Re: 1st Florida U.S. Cavalry
Excellent points, Alan. I agree that a number of the larger property owners in the area were initially opposed to secession, both in south Alabama and northwest Florida. But that was true overall in this area. Folks in the area were much more likely to be cooperationists or unionists. However, once seceded, the states did make promises to men going off to battle to see that their families were fed and although there was vaying efforts at the county levels to do that, most efforts were far short of what was needed, especially in the Florida panhandle. And many planters continued planting cotton and not food making the problem worse. When they and their sons also didn't serve through one loophole or another, or served as an officer for a year or so then resigned, it didn't sit well with a lot of the men who didn't have the option to resign other than to desert. The issue of isolation of an area being a factor in unionist sentiments I believe stems from the more isolated areas not having as strong a stake in the economic system in the south at the time. While these folks may not have wanted blacks freed and living in their neighborhoods (which is also what most northeners felt and what motivated those midwestern boys) they didn't have money in the system for it to be something to feel strongly about maintaining. The arguments at the time to "motivate" southern folks from the yeoman farmers and non-property owners dealt with the racial issues of no longer having slavery not the economic issues.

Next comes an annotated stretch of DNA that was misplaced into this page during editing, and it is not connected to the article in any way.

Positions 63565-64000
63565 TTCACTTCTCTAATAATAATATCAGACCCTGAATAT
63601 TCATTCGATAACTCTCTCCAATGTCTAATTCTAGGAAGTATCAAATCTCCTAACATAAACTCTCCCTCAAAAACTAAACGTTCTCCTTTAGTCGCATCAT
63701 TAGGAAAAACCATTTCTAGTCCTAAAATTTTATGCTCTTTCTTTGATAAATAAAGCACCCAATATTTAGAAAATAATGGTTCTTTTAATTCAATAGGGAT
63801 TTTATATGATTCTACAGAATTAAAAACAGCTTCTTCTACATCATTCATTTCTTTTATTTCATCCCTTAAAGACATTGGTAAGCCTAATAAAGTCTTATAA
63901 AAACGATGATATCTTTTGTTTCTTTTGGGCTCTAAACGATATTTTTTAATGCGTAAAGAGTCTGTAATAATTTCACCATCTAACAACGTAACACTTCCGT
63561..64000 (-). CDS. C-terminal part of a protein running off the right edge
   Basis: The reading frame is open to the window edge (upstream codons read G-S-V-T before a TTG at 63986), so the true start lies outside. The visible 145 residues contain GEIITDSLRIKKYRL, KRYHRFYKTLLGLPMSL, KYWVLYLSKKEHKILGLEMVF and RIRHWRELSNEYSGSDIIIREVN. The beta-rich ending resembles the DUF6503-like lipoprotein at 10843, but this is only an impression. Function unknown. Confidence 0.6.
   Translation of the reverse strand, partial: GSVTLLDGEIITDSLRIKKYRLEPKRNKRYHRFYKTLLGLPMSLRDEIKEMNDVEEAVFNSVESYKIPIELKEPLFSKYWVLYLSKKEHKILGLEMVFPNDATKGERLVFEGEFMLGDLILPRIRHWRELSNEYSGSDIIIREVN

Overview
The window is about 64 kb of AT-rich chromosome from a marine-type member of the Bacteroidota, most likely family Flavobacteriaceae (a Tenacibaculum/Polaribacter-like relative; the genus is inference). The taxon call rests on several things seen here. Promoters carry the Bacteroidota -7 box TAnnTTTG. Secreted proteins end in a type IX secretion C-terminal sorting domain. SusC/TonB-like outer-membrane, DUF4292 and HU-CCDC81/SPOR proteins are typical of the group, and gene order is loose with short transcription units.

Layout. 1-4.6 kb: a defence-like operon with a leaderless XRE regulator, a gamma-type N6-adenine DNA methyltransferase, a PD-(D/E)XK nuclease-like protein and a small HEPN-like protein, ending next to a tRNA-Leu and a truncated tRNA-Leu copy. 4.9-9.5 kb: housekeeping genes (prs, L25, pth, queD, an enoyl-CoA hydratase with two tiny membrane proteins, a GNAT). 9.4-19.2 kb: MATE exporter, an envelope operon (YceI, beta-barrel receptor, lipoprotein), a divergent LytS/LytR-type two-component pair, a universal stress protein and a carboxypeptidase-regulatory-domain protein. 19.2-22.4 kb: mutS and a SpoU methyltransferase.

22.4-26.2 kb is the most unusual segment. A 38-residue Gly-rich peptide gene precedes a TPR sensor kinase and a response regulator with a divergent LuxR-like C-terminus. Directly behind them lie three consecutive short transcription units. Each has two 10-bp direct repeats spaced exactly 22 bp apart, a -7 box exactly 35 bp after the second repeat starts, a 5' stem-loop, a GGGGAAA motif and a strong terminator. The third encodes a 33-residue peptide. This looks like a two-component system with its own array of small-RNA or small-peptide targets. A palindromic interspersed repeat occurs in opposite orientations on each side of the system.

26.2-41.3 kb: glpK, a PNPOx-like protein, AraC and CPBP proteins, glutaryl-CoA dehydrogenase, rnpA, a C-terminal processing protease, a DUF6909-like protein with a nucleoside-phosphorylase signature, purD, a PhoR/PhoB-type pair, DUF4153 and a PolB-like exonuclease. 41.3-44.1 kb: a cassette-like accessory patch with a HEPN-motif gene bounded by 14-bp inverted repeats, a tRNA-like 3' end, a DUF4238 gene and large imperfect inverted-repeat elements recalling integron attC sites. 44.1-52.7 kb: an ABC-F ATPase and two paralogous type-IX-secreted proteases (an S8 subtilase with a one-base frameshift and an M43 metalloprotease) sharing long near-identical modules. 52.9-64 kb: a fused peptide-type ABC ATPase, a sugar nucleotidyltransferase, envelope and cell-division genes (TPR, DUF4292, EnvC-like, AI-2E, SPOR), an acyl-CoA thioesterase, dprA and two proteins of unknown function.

I think one thing is certain, for every point that can be made and supported with data it can likely be countered with different supporting data. Humans were as complex then as they are now and folks don't fit well into large categories. The nearly 700 men who served with the 1st Florida Cavalry Union Volunteers each had a slightly different story and a slightly different combination of factors that got him to the point of going over to the Union. Quite a number of the men in the 1st did not serve at all in the Confederacy. Reaching draft age during 1864 (at both the upper and lower end), they simply joined the Union before being drafted. Barbara Tuchman in her book on the Revolutionary War was discussing the initial reaction in the south to the RW. She pointed out that most were indifferent until angered by events in or near their homes, then the enemy became whoever was making them angry and side switching did occur. That would seem to apply during the WBTS/CW as well.